Type: Journal Article | Journal: Annals of human genetics | Year: 2014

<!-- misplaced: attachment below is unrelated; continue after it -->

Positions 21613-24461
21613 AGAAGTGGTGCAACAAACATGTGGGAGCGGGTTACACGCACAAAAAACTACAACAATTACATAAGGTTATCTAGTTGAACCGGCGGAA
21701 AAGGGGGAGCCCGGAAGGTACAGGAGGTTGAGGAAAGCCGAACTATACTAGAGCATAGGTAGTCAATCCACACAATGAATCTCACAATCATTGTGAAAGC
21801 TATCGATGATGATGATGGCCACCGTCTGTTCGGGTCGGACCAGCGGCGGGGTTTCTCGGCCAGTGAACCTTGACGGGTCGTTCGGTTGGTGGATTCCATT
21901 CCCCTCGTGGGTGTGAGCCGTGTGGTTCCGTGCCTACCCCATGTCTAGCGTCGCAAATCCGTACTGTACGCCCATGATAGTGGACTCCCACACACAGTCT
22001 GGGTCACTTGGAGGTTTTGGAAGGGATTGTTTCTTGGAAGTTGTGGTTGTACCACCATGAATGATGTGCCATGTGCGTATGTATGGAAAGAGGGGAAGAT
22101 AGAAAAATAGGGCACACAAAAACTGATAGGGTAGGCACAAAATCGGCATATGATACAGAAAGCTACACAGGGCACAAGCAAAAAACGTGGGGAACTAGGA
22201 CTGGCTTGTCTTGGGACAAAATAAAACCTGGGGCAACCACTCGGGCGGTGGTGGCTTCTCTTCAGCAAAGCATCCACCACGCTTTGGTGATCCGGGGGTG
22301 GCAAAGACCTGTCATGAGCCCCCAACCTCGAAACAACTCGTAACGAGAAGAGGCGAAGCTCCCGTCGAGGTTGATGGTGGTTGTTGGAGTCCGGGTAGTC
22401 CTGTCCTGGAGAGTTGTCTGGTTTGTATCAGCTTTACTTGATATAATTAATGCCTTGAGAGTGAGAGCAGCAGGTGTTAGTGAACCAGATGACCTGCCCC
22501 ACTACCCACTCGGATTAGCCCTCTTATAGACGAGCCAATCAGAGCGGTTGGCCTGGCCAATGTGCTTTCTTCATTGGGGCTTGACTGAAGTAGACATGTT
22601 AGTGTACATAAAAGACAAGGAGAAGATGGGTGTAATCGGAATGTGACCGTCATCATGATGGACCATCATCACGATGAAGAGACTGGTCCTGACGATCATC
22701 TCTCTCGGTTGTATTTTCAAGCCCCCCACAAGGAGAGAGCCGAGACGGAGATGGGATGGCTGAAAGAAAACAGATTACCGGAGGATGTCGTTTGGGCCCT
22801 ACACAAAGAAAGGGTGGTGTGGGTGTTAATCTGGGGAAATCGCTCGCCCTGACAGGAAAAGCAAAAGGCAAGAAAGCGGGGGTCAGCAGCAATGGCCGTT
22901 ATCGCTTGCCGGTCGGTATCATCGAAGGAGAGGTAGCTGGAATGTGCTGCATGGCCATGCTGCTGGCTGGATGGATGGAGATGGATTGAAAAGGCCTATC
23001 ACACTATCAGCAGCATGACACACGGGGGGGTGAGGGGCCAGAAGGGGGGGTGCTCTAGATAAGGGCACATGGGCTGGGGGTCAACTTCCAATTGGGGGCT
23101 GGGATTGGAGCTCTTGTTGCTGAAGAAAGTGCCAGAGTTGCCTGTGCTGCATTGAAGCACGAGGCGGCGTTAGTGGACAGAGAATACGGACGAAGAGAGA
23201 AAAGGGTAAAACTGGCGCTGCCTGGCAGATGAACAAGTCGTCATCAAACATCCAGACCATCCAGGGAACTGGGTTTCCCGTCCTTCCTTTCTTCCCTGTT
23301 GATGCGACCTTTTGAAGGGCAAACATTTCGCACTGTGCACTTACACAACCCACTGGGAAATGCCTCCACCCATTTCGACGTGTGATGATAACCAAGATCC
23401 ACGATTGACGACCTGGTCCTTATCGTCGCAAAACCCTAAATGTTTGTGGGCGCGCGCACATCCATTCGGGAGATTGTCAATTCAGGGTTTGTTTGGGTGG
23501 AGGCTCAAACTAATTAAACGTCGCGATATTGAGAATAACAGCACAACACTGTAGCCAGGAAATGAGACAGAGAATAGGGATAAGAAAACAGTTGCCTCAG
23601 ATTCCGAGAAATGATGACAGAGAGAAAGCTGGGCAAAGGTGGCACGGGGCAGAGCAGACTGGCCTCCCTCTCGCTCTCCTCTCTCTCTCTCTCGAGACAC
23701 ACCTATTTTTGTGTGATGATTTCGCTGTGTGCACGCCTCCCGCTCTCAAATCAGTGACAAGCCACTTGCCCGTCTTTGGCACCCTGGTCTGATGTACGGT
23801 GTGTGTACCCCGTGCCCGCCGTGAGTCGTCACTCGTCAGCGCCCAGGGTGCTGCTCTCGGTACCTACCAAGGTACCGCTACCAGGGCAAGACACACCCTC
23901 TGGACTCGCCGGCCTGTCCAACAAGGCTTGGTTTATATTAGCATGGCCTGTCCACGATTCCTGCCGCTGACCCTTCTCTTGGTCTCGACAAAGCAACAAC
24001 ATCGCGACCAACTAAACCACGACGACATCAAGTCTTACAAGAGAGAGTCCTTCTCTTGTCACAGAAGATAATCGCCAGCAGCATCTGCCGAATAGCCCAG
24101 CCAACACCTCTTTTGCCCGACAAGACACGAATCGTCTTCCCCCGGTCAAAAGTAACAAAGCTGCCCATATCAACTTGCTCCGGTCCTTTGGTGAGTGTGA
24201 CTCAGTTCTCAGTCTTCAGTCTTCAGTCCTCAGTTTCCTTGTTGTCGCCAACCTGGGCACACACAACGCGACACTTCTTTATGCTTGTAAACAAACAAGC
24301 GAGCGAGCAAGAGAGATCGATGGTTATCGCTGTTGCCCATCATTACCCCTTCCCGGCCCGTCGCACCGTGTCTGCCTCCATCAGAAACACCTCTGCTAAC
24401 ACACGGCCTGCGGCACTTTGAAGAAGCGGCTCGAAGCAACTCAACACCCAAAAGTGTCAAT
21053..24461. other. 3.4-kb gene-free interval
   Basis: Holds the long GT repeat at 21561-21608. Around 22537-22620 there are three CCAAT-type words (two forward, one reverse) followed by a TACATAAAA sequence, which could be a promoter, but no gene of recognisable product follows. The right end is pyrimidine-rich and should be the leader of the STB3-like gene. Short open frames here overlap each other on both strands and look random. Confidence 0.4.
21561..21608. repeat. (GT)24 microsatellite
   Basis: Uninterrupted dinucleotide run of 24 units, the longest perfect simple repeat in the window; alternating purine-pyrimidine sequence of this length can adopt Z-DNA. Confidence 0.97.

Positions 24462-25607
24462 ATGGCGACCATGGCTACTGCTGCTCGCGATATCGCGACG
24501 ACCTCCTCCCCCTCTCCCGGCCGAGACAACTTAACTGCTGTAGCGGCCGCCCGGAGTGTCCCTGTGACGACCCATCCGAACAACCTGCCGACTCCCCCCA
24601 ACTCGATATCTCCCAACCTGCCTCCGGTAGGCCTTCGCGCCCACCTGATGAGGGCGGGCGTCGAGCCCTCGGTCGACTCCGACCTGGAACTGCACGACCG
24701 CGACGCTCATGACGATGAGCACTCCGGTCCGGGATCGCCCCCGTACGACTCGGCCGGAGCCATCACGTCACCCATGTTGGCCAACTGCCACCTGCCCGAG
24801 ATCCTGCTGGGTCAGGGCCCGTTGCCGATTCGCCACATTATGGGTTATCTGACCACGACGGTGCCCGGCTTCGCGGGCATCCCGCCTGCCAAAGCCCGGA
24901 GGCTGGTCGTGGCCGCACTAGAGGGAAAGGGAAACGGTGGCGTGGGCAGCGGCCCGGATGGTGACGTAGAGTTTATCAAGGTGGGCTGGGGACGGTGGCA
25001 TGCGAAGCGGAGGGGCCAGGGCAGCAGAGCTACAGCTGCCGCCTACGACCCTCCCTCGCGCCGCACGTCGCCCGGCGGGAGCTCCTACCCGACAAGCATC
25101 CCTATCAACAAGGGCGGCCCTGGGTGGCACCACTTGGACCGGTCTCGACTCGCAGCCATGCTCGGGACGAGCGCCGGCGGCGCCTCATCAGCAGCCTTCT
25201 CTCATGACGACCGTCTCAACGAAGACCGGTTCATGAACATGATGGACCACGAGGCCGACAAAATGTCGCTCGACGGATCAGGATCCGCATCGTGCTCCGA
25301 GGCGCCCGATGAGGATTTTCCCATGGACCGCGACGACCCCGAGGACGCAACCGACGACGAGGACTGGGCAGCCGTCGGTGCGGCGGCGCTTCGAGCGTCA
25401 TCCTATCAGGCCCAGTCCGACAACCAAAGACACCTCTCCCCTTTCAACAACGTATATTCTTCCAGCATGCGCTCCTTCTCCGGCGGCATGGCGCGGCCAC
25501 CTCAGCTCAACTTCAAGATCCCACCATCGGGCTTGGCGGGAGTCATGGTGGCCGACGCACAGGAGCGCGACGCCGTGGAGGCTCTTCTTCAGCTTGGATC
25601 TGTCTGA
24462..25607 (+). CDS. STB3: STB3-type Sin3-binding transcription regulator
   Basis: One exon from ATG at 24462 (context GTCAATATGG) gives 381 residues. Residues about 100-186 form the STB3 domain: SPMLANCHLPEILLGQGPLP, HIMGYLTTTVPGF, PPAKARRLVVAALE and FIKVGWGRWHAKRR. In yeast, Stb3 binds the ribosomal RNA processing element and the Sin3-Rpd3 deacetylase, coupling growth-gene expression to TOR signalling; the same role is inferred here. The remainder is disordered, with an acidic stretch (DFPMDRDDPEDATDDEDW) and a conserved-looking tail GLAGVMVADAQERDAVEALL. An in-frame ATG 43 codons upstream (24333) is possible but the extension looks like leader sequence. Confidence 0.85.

We performed a complex analysis of the neurofibromatosis type 1 (NF1) gene in Slovakia based on direct cDNA sequencing supplemented by multiple ligation dependent probe amplification (MLPA) analysis. All 108 patients had caf-au-lait spots, 85% had axilary and/or inguinal freckling, 61% neurofibromas, 36% Lisch nodules of the iris and 31% optic pathway glioma, 5% suffered from typical skeletal disorders, and 51% of patients had family members with NF1. In 78 of the 86 (90.7%) index patients our analysis revealed the presence of NF1 mutations, 68 of which were small changes (87.2%), including 39 (50%) novel. Among the identified mutations the most prevalent were small deletions and insertions causing frameshift (42.3%), followed by nonsense (14.1%), missense (12.8%), and typical splicing (11.5%) mutations. Type 1 NF1 deletions and intragenic deletions/duplication were identified in five cases each (6.4%). Interestingly, in five other cases nontypical splicing variants were found, whose real effect on NF1 transcript would have remained undetected if using a DNA-based method alone, thus underlying the advantage of using the cDNA-based sequencing. We show that Slovak NF1 patients have a similar repertoire of NF1 germline mutations compared to other populations, with some prevalence of small deletions/insertions and a decreased proportion of nonsense mutations.